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Be inspired every day with Living North

Sunderland-born Designer on Creating Costumes for Stage and Screen

Shoni Wilkinson stitching jacket on mannequin Olivia Brabbs Photography
August 2022
Reading time 3 Minutes

Fusing historical and contemporary styles, Sunderland-born designer Shoni Wilkinson creates costumes for stage and screen. She shares her career journey with Living North

Shoni’s work has seen her take on projects for the BBC, Channel 4 and Virgin Media as well as spectacular shows in London’s West End. But she began her career in the arts by training as a singer and dancer, before moving to London in 2008 to pursue a career in acting at The Courtyard Theatre Training Company.
dress making bodice with metallic jacket, shirt and tie. on Black background Olivia Brabbs Photography

Design has always been a part of Shoni’s life. Her mum taught her to sew and as she found her own style, she started designing and making her own outfits. For her final year at drama school, Shoni designed and made costumes and soon realised she wanted to take her talents backstage. ‘I made the move into costume design and have never looked back,’ she says. ‘That was 10 years ago and since then I’ve worked in various areas of the industry and I currently split my time between design and making.

‘It was really where I was meant to be. I found so much more joy and satisfaction in costume than I ever did on stage. I fought it for a long time – thinking I had to be in the spotlight to be successful, but once I let go of that it was the best and healthiest choice I ever made. Design is just where my passion is.’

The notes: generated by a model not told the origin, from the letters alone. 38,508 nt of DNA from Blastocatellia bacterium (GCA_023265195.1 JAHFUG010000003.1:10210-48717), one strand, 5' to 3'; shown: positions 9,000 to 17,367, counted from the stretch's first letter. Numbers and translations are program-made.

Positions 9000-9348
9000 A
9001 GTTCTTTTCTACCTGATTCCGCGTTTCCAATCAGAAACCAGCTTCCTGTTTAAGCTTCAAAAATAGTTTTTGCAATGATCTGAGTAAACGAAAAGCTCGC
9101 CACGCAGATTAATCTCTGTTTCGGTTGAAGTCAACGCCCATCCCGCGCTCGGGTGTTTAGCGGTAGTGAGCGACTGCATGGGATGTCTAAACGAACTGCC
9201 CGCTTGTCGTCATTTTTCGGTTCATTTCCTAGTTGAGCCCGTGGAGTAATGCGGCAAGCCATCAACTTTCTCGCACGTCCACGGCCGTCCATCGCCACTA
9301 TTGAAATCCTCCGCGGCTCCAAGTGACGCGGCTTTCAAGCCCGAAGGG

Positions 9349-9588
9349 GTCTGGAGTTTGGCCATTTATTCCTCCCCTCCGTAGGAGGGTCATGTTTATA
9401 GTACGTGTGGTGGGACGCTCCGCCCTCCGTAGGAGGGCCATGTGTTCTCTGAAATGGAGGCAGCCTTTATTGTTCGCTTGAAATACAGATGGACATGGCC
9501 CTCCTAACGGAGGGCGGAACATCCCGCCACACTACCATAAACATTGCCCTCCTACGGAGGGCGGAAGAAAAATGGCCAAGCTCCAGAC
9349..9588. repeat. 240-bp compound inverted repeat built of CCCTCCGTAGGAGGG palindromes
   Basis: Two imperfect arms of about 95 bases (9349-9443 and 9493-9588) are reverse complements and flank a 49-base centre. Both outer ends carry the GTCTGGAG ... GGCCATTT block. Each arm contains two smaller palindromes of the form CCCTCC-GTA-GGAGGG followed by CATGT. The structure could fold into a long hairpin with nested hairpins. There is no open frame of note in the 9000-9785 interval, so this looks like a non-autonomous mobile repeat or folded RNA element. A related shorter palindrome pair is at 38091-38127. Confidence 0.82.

Shoni’s first professional role was head of wardrobe for Sesame Street Live (where she was head of the Muppets). Later, she joined the Italia Conti Academy of Arts as head of costume and was in charge of designing and supervising a total of 15 shows across the academic year. Here, Shoni fell in love with the fusion of historical and contemporary costume (both the techniques used to make them and their silhouettes). Now, she specialises in period costume and enjoys the challenge of creating high-end, authentic period garments (taking inspiration from the Tudor and Elizabethan eras, and the 18th century).

‘It’s my biggest achievement to date, both in design and construction. Other than that, the first time I worked on a West End show, the first time I worked on TV and the day I met David Tennant – all were equally phenomenal’

dress making bodice with white fitted jacket with large collar and beads. on Black background Olivia Brabbs Photography

Shoni worked on a production of The Libertine, directed by Martin Berry, where history met contemporary. The costumes featured 18th century looks inspired by Russell Brand, Amy Winehouse and Liberace. But, more recently she has created her first haute couture-inspired collection (which will be showing later this year). The Art of Queening explores women and women’s issues from across the centuries. ‘I needed so badly to explore this concept and see what I was really capable of as a designer,’ she explains. ‘It’s my biggest achievement to date, both in design and construction. Other than that, the first time I worked on a West End show, the first time I worked on TV and the day I met David Tennant – all were equally phenomenal.’